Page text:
The government is heavily involved in the media in the PRC, and the largest media organizations (namely CCTV, the People's Daily, and Xinhua) are agencies of the Party-State: "The first social responsibility and professional ethic of media staff should be understanding their role clearly and being a good mouthpiece. Journalists who think of themselves as professionals, instead of as propaganda workers, are making a fundamental mistake about identity," Hu Zhanfan, the president of CCTV. Media taboos include topics such as the legitimacy of the Communist Party of China, the governance of Tibet, and Falun Gong. Within those restrictions there is a diversity of the media and fairly open discussion of social issues and policy options within the parameters set by the Party.
The diversity in mainland Chinese media is partly because most state media outlets no longer receive heavy subsidies from the government, and are expected to cover their expenses through commercial advertising. They can no longer merely serve as mouthpieces of the government, but also need to attract advertising through programming that people find attractive. While the government issues directives defining what can be published, it does not prevent, and in fact encourages outlets to compete for viewers and advertising.
The era of Government control over the Mainland Chinese media, however, has not come to an end. For example, the Government utilises financial incentives to manipulate journalists. Recently, though, the Government's command over the nation's media has begun to falter. Despite government restrictions, much information is gathered either at the local level or from foreign sources and passed on through personal conversations and text messaging. This paired with the withdrawal of government media subsidies has caused many newspapers (including some owned by the Communist Party) in tabloids to take bold editorial stands critical of the government, as the necessity to attract readers and avoid bankruptcy has been a more pressing fear than government repression.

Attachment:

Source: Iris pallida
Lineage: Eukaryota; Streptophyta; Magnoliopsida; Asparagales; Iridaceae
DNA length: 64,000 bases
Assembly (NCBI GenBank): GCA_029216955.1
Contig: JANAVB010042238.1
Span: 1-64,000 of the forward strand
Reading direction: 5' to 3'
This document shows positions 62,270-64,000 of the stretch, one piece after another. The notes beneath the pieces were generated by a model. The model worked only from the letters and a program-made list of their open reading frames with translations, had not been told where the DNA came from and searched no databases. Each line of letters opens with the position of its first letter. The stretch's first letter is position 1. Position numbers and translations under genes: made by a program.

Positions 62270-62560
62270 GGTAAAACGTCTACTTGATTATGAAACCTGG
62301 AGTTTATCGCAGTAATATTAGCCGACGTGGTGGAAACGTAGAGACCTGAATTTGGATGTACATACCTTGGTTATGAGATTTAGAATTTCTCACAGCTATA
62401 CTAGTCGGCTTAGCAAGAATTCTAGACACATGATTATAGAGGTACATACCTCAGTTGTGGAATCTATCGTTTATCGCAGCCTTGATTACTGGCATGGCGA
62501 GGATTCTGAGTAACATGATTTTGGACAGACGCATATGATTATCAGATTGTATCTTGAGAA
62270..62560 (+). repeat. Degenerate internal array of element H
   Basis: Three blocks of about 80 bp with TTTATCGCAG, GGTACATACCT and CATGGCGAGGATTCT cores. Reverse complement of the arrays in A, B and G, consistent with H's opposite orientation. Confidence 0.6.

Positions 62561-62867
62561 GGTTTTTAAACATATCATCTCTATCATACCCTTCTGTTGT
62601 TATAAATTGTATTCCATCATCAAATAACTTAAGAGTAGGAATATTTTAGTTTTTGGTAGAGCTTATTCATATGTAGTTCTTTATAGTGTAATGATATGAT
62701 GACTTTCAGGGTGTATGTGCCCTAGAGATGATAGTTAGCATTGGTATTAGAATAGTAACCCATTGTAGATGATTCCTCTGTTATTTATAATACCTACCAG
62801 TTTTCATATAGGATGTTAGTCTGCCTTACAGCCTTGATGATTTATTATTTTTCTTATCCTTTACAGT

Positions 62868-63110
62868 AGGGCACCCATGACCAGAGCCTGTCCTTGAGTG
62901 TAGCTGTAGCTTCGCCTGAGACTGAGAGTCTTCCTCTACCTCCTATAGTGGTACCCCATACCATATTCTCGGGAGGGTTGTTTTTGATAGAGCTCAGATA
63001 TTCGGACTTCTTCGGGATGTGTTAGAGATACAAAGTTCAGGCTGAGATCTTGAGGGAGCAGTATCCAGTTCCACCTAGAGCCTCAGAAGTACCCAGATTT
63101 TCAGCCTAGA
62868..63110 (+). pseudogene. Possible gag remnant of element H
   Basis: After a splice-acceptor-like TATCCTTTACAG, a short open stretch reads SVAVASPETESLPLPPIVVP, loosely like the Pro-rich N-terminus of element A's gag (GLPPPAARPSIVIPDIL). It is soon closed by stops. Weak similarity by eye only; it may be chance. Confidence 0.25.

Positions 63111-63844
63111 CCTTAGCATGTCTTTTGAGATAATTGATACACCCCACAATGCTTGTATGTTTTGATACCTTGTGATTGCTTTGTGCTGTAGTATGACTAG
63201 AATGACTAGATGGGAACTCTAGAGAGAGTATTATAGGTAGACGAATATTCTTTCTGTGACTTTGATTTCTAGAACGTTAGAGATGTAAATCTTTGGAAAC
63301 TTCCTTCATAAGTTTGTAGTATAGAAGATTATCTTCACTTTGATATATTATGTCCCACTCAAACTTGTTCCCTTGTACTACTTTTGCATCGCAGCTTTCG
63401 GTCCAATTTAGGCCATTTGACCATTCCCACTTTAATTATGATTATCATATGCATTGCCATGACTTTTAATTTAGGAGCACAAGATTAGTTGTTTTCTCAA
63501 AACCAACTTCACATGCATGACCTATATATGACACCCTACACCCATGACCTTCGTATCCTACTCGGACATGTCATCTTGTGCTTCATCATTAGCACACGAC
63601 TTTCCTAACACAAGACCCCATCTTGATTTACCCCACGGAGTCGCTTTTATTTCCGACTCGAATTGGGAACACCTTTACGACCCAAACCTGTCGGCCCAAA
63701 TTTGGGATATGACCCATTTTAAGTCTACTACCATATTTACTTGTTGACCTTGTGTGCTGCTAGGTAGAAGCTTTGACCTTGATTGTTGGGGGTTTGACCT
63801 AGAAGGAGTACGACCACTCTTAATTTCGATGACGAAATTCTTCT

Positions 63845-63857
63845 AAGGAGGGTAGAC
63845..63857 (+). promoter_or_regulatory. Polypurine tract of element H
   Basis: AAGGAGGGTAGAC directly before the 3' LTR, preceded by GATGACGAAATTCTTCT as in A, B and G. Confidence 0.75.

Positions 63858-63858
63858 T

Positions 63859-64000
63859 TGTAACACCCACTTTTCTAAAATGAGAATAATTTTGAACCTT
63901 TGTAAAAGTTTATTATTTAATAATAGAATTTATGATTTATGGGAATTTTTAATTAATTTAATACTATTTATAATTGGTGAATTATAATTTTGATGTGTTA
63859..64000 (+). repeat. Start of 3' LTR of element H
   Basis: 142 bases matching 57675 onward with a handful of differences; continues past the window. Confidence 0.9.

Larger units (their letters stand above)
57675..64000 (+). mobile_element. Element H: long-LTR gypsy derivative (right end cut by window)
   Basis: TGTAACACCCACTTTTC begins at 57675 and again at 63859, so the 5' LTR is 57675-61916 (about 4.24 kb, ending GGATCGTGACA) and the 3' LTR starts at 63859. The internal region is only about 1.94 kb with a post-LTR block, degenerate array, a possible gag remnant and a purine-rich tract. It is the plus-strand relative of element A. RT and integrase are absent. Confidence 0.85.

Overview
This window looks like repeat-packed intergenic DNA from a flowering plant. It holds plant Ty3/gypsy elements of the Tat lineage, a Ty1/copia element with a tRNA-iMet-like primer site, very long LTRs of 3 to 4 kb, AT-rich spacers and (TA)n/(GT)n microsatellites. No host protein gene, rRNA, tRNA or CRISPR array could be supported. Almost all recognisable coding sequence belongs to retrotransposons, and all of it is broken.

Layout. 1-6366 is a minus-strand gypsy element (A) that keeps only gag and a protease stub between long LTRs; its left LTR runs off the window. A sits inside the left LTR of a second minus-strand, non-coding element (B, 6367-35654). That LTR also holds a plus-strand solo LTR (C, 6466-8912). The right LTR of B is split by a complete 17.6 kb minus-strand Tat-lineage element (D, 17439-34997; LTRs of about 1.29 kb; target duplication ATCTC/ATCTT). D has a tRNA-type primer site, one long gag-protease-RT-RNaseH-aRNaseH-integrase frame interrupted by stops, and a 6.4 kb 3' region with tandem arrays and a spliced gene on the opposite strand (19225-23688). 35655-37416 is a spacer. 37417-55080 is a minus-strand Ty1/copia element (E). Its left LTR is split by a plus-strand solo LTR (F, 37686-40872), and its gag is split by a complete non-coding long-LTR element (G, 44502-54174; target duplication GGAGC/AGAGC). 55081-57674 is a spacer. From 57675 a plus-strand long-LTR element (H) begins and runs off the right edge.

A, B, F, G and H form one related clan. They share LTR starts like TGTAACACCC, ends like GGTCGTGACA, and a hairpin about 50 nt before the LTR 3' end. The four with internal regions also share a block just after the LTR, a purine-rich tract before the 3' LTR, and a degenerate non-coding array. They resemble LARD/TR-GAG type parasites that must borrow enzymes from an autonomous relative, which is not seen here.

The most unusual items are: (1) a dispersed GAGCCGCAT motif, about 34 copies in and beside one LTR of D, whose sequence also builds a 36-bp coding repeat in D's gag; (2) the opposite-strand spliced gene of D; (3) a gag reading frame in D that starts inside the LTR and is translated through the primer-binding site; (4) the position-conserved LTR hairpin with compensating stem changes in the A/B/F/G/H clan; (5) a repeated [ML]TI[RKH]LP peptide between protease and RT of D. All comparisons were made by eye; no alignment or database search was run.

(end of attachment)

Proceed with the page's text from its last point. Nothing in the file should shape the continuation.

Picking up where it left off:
In addition, the traditional means of media control have proven extremely ineffective against newer forms of communication, most notably text messaging.
Although the government can and does use laws concerning state secrets to censor press reports about social and political conditions, these laws have not prevented the press from all discussion of Chinese social issues.  As a result, even papers which are nominally owned by the Communist Party are sometimes very bold at reporting social issues. However, both commercial pressures and government restrictions have tended to cause newspapers to focus on lurid scandals often involving local officials who have relatively little political cover, and Chinese newspapers tend to lack depth in analysis of political events, as this tends to be more politically sensitive.
Among social issues first reported in the press of mainland China include the unsafe state of mines in mainland China. In addition, the SARS coverup was first revealed by a fax to CCTV which was forwarded to Western news media.
China Bans 'Simpsons' From Prime-Time TV]. Associated Press: August 13, 2006</ref>